Deploying the MSDTC in a Hightly Secure Environment

This is just a fancy way of saying you need to be better friends with who ever is managing your enterprise firewall. I hadn’t had to touch the DTC until a recent vendor insisted their application wouldn’t work without it (despite their only having a single data store). The MSDTC was developed to coordinate transactions that would span multiple machines and was originally introduced in SQL Server 2000.

In theory it’s not super complicated: just enable the DTC service/communication on the servers in question and turn on some built in firewall rules on the servers right? Almost.

First you need to enable the DTC service. This is located in the Component Services manager:Screen shot of the Component Services Manager expanded out to show the Local DTC service.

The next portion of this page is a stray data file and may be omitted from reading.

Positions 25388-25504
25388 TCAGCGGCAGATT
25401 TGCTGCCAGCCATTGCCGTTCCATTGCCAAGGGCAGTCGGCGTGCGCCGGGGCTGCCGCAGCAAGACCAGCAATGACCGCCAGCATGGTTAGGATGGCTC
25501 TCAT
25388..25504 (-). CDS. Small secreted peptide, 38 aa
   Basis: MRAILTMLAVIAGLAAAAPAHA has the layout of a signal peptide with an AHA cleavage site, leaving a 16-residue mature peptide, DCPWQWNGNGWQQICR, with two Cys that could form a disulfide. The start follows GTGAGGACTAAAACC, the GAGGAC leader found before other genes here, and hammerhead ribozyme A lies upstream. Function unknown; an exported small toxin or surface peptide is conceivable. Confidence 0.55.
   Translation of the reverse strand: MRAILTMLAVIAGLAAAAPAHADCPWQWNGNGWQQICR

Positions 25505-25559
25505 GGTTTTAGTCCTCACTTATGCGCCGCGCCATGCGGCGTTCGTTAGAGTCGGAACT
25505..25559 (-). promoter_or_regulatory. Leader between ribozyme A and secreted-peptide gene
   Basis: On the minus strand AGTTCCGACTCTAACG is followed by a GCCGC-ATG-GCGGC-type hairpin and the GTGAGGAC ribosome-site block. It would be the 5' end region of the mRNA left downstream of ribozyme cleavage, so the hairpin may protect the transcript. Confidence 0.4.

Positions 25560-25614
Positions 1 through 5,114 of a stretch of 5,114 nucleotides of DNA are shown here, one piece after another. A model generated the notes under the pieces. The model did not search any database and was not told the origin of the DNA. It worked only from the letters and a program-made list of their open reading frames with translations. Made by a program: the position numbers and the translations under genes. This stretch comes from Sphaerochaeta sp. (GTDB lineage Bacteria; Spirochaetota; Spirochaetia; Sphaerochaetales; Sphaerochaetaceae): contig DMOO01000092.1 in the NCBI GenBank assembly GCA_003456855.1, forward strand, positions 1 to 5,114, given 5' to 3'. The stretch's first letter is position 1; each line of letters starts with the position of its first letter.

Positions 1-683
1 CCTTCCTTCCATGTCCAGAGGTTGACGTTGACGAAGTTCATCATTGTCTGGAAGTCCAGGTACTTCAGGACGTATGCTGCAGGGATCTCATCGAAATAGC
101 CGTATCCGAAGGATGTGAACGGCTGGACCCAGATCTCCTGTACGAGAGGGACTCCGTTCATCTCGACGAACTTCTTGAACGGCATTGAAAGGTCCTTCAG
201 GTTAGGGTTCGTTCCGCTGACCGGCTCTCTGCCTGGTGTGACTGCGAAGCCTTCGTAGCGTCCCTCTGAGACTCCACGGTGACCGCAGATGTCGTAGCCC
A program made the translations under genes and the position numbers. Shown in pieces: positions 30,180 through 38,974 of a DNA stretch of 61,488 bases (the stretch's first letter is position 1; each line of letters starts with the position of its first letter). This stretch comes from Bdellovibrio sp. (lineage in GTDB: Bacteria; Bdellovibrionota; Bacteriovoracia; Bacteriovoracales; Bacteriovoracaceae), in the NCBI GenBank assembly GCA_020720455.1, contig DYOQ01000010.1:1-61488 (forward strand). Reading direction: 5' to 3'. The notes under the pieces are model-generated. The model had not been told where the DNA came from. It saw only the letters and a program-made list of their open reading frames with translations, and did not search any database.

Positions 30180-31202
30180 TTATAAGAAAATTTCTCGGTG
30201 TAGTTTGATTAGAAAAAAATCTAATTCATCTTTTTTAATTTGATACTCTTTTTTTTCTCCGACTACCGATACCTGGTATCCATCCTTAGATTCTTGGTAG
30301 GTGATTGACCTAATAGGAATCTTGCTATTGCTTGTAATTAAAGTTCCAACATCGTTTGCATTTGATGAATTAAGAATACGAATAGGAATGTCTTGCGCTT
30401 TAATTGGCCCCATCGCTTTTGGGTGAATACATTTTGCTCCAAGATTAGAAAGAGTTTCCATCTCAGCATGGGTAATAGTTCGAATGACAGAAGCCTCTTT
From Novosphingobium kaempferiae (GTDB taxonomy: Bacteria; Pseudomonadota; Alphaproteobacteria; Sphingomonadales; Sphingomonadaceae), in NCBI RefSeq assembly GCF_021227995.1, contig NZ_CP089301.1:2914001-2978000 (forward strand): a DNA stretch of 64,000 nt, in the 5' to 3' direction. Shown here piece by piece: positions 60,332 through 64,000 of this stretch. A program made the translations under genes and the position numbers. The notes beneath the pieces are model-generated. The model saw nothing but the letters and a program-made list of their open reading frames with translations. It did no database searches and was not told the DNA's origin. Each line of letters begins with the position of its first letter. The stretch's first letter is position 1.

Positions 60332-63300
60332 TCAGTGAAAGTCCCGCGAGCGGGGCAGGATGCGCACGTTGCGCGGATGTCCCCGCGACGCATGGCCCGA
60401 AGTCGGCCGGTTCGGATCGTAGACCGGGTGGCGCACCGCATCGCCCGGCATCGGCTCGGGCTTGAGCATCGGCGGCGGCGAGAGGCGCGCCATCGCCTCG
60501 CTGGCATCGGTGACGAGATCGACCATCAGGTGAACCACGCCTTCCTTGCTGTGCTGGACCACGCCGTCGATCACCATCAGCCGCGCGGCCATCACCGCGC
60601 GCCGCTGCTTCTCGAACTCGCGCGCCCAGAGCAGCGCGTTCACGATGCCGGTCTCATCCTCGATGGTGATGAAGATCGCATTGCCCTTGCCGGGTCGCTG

Right click and open the Local DTC properties and select the Security tab: Screenshot of the security properties tab for the Local DTC service. We want to check the option Allow Network DTC Access as well as Allow Remote Clients. Under the Transaction Manager Communication the best practice would be to Require Mutual Authentication as our machines should ideally be on the same domain and aware of each other. No Authentication Required is a hold over and should only be used if you meet certain–sad–conditions. Additionally you may want to use a service account to run the DTC. (In hindsight it may have made my enterprise firewall adventures less adventurous to have done this: it would have made creating the enterprise firewall rule much more simpler: just allow the service account to the do the things!)